Become a fan of Slashdot on Facebook


Forgot your password?

Comment: Re:nonsense (Score 1) 332

by PopeRatzo (#49631319) Attached to: The Medical Bill Mystery

I am not impressed by the media narrative.

You will have to do better than that.

That's why I specifically picked media outlets from the "free market" Right. So how about the Wold Health Organization?

How about the Kaiser Foundation? They know a little about health care.

Have you ever wondered why you don't see people from Denmark or Germany or Sweden or Singapore flying over to the US for the superior health care? In fact, you know those stories about all the tens of thousands of Canadians running to the US for health care? It turned out to not be true.

For that matter, have you ever wondered why you don't see those populations fighting to flee their Socialist hellholes and coming to the US as political refugees?

+ - Surveymonkey CEO Dave Goldberg's death highlights treadmill dangers->

Submitted by McGruber
McGruber writes: The tragic death of Dave Goldberg, Surveymonkey CEO and husband of Facebook’s chief operating officer, Sheryl Sandberg, ( is bringing attention to the dangers of high-powered treadmills and digital distractions that make the machines even more dangerous.

According to CNN, Goldberg fell and hit his head while using a treadmill. He was found shortly thereafter, still alive. He was then transported to a hospital, where he was declared dead. Goldberg suffered from traumatic brain injury and hypovolemic shock, a condition tied to severe blood and fluid loss. []

The freakish accident actually isn’t that rare. Treadmills account for the majority of such exercise equipment injuries, according to Janessa M. Graves, a professor at the College of Nursing at Washington State University. In a study of 1,782 injury reports from 2007 to 2011, she found that “treadmill machines comprise 66% of injuries but constitute approximately only one-fourth the market share of such equipment.”

Graves says she was shocked not only by the proportion of injuries caused by treadmills but also by the victims. “We were surprised by the number of pediatric injuries that we saw,” she says. “There was a pretty high incidence among kids, especially 0 to 4 years old, also 5 to 9 years old.” In many cases, kids turned on their parents’ treadmills, only to burn their hands on the fast-moving tracks or, worse, get their fingers caught in the powerful machines.

According to data from the National Electronic Injury Surveillance System (NEISS) [], roughly 19,000 people went to emergency rooms in 2009 because of treadmill injuries, including nearly 6,000 children.

Link to Original Source

Comment: Re:nonsense (Score 2) 332

by PopeRatzo (#49630937) Attached to: The Medical Bill Mystery

What I hear from Canadian patients inspires no envy what so ever.

You should update what you hear. Canada's health care system is ranked 7 spots higher than that of the United States, even before the ACA was implemented.

Even Forbes magazine, no socialist propaganda sheet, ranks Canada's health care system higher. And Bloomberg ranks it twenty-three spots higher in terms of efficiency.

Comment: Re:summary as i understand it: (Score 1) 385

by Catbeller (#49629429) Attached to: No, NASA Did Not Accidentally Invent Warp Drive

No, fraud would be publishing results that are not valid and claiming that they are. Right now, they are experimenting, and will continue to do so until they have something to publish. You are free to speculate on experimentation you have no access to, but your judgement is ill-advised and unwarranted. No one is claiming anything. All the noise is from non-scientists trying to be scientists and getting it wrong.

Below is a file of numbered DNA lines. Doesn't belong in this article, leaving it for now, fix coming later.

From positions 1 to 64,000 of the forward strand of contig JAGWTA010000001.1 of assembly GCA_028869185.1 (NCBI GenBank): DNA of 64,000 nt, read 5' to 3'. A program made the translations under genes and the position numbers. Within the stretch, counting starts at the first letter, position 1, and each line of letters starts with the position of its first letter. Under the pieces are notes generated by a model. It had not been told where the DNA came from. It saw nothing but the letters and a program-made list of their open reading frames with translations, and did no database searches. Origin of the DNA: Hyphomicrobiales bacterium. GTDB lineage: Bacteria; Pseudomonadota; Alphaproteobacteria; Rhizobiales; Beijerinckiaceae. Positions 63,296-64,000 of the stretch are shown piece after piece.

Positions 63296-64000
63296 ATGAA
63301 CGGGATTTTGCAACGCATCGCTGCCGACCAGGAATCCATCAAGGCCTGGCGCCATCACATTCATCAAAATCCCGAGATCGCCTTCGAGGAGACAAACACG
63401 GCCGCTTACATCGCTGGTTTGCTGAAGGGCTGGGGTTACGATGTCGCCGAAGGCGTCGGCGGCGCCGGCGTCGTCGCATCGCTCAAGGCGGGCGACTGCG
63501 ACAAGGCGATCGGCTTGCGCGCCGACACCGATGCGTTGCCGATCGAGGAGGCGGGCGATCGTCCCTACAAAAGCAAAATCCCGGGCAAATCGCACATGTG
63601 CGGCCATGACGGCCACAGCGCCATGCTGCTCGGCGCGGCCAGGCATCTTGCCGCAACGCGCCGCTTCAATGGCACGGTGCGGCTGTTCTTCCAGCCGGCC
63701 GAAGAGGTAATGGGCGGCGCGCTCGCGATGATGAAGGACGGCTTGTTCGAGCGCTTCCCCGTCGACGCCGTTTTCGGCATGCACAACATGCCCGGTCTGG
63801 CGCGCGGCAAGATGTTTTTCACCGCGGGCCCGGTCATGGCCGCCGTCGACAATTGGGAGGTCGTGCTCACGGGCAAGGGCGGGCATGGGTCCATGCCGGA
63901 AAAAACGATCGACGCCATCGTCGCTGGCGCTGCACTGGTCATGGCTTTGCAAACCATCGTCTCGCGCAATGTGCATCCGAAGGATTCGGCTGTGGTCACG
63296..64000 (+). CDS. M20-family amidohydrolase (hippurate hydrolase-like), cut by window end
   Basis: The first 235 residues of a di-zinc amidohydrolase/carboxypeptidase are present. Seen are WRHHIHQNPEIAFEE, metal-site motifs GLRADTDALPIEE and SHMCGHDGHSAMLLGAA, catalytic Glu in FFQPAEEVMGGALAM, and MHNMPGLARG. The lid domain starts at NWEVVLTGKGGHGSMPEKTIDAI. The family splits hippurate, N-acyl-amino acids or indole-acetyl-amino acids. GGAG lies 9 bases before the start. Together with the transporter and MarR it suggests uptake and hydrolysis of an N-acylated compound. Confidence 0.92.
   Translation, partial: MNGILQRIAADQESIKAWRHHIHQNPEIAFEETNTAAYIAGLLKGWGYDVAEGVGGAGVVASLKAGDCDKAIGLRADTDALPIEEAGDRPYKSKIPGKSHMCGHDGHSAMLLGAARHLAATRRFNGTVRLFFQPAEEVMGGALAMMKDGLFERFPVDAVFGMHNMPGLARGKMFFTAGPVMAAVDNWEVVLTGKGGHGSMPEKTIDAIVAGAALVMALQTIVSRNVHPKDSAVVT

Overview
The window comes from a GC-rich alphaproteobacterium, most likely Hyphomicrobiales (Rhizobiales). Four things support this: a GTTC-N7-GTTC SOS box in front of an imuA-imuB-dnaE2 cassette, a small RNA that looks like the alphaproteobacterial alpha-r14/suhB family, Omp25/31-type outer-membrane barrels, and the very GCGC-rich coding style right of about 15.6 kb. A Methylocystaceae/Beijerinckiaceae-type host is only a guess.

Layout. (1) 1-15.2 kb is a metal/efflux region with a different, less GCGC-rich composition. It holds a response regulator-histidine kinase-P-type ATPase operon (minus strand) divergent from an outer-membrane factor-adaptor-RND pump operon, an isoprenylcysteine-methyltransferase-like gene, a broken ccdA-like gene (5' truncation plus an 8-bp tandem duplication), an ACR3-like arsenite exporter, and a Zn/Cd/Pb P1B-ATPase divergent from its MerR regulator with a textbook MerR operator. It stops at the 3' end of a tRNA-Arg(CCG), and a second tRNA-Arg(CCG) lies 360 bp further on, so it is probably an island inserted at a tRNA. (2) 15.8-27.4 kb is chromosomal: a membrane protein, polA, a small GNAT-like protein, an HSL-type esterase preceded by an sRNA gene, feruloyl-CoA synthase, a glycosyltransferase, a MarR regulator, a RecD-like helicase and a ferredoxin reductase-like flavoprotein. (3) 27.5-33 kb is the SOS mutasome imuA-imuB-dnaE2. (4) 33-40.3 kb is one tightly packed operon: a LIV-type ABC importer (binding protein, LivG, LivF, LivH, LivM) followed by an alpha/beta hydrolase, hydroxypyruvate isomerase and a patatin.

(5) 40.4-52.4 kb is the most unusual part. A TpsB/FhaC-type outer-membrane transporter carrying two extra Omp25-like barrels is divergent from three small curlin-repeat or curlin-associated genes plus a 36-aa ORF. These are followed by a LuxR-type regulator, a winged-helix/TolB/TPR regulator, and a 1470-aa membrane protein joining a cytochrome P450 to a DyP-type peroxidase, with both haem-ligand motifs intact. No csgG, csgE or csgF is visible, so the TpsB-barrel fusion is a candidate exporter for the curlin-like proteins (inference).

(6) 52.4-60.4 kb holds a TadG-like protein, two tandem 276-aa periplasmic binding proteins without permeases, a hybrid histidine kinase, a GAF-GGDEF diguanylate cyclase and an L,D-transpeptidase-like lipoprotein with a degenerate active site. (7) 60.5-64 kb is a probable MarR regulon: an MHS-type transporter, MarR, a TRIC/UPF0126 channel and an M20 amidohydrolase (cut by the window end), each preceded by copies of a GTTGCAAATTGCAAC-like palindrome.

Comment: Re:summary as i understand it: (Score 1) 385

by Catbeller (#49629391) Attached to: No, NASA Did Not Accidentally Invent Warp Drive

1. No.
2. Maybe.

And the author of the article is confusing two different experiments, the EMDrive tests and the Cannae drive investigation, so just discount the entire idiot debate. It all comes from wrong premises. Like the cold fusion debacle, it's mostly about high school lunch table character assassinaton and little about science. The cold fusion mess of the 80s was about a secretive experiment and scientists trying to cash in, not the science. Cold fusion by chemical bond compression is a possiblity, just not realized in experimentation, and it is a damned shame no one can go near it now because of the nattering childishness of human tribal shaming.

Comment: Re:Article asks an important question (Score 1) 385

by Catbeller (#49629241) Attached to: No, NASA Did Not Accidentally Invent Warp Drive

The did mount it and move it in any direction to see if it worked. It did. Per the results. Also eliminated magnetic interference, microwave heating of the chamber to produce ions from the lining, thermal effects, and anything else they could think of. Ain't their first rodeo. There may be something no one thought of, and they are aware of that. They are well aware also that messing this up would ruin them. We are reacting to unpublished experimental results, aren't we?

Comment: Re:Bad title (Score 1) 385

by Catbeller (#49629187) Attached to: No, NASA Did Not Accidentally Invent Warp Drive

People are listening to other people lose their shit, and then losing their shit, leading to even more shit losing. Sort of like the cold fusion meltdown, or the idiocy surrounding the "failure" of Biosphere 2. No one listens to the actual experimenters - they just jump into the echo chamber. Like high school, really, if you consider high school as a true representation of how humans interact when the brakes are off. Scarey that scientists act like kids jumping the nerd in the locker room.

Chairman of the Bored.